We Finally Found a Use for VXX

VXX -- and the long holiday weekend -- add some much-needed context to Tuesday's VIX pop

by Adam Warner

Published on May 27, 2015 at 7:30 AM
Updated on Jun 24, 2020 at 10:16 AM

We saw a huge CBOE Volatility Index (VIX) surge yesterday morning. Our favorite fear-and-greed proxy jumped 15% out of the gate, which -- I will admit -- is pretty noteworthy no matter when it happens. It's especially interesting given that while the market was weak, it was far from an implosion. We dropped about 0.6% in the early trade.

The cause? Let’s call it "economic numbers that moderately beat expectations." Yes, the Fed might now tighten in four months instead of five months. Or "Greece"! Or ... I don’t really know; it really doesn’t matter. The point is, "Volatility is Exploding ... Time to Go To the Mattresses."

That is, until you put some context around it all. So please allow me to provide some context around it all.

VIX closed Thursday at a six-month low, and then was basically unchanged on Friday. In fact, this was almost exactly a six-month low. The last time we closed lower was on Nov. 26, the day before Thanksgiving. The fact that we last hit a local low on the session before a holiday, and now we did it again right before a holiday, is -- of course -- not a coincidence.

We mention this often, but it's worth noting again: On most occasions, VIX understates the "real" implied volatility ahead of long weekends, and then gives a much more accurate reading after the holiday. Options themselves have time value, and no one want to pay up for relatively worthless time (i.e., a long summer weekend).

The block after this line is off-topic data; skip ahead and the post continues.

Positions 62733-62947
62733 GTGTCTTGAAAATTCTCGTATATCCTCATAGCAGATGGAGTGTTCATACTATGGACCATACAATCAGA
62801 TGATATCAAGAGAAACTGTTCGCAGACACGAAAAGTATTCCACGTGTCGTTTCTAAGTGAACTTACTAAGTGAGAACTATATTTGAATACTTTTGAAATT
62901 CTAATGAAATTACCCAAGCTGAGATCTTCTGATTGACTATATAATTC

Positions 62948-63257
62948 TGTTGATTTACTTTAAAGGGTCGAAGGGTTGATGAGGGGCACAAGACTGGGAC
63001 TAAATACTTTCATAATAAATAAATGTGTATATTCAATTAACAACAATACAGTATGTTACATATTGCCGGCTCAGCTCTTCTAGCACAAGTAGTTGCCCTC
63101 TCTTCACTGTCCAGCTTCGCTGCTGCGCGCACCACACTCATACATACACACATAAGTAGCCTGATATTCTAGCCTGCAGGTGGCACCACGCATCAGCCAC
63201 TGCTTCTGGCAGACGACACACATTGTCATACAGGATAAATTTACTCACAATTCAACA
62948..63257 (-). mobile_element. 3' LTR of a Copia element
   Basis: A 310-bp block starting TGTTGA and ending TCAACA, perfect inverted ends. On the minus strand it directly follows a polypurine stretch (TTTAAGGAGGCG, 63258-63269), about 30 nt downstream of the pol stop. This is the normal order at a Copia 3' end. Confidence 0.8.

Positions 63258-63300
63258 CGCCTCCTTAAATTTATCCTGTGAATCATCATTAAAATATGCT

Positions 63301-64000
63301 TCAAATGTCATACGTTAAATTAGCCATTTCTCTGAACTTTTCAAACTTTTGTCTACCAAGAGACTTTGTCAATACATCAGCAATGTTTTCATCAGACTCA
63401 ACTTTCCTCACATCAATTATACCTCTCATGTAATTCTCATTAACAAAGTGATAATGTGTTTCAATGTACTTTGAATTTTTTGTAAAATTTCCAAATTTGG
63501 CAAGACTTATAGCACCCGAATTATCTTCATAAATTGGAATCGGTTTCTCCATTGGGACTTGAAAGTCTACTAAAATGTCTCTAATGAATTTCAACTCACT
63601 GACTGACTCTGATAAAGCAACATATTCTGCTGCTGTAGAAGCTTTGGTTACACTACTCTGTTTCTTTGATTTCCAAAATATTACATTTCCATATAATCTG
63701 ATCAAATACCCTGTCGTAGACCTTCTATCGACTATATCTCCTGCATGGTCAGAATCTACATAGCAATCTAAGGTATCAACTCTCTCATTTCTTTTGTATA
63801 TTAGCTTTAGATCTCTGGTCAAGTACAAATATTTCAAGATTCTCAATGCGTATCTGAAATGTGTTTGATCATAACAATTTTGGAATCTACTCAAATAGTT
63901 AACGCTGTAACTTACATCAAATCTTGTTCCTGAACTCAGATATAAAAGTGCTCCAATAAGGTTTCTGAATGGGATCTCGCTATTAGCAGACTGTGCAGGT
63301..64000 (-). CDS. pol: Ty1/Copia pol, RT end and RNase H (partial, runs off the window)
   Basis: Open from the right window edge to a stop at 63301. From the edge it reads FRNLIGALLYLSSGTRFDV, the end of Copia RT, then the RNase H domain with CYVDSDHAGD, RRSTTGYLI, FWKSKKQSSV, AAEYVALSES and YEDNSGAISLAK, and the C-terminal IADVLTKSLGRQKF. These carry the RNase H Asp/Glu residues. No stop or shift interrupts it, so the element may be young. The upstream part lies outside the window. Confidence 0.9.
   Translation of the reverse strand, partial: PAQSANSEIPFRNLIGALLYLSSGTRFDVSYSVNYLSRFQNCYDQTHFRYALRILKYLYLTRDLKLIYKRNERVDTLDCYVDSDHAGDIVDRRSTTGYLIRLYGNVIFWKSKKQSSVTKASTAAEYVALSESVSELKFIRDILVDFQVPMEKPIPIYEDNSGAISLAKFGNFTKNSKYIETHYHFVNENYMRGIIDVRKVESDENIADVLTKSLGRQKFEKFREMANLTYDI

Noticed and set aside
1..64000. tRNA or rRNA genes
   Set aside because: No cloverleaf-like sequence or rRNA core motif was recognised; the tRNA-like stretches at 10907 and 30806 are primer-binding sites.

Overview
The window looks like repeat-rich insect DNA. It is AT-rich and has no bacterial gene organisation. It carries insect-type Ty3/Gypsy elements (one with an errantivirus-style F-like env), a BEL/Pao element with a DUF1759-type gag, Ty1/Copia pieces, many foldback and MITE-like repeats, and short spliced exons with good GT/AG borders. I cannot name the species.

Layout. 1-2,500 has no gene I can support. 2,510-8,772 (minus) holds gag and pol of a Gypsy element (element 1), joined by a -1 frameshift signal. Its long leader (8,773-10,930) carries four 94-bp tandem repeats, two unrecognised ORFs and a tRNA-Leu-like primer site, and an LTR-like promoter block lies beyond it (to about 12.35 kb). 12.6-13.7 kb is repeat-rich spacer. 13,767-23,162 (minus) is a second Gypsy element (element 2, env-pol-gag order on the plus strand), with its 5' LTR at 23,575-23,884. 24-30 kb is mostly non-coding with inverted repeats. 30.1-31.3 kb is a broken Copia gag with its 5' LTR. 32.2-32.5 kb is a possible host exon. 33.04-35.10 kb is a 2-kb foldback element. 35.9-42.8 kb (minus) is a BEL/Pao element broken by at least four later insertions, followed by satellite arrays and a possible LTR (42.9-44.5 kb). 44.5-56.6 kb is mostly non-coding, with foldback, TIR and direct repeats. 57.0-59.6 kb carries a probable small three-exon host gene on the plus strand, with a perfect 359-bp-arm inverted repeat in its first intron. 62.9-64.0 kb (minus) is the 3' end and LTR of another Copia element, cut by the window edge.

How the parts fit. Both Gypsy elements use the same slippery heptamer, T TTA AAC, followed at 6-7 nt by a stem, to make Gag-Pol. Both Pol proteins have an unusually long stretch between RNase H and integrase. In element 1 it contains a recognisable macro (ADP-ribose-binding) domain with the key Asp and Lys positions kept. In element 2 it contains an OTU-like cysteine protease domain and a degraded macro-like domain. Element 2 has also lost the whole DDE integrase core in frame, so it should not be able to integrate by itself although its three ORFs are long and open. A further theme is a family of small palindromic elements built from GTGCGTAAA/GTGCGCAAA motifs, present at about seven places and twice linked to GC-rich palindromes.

Thus, it all leads to a misleading rally in VIX following the weekend, when it's viewed in percentage terms. The iPath S&P 500 VIX Short-Term Futures ETN (VXX) is a terrible product to own, as we all know too well. But around holidays, it's a decent proxy for volatility, as it doesn't really have the same calendar quirks. And it "only" lifted about 2.5% in the early trade. In short time frames, VXX tends to move about half of VIX, so that suggests the "real" VIX pop was more like 5% ... and the rest was likely more about the weekend.

But alas, we need even more context. The VIX lift took it all the way back to 14. That’s still low historically, but that’s actually a bit higher than we’ve seen lately. In fact, it's been just about three weeks since the last close with higher than a 13 full, and we can't blame that all on worries about paying weekend decay at the end of the month. So while the one-day percentage pop overstates the VIX move, the actual level of VIX does suggest we have a bit more fear than we’ve seen lately.

I’m not sure what's going to keep a fear spike going as we head into summer -- it's not a time of year we tend to see much of anything interesting. But hey, you never know!

Disclaimer: Mr. Warner's opinions expressed above do not necessarily represent the views of Schaeffer's Investment Research.

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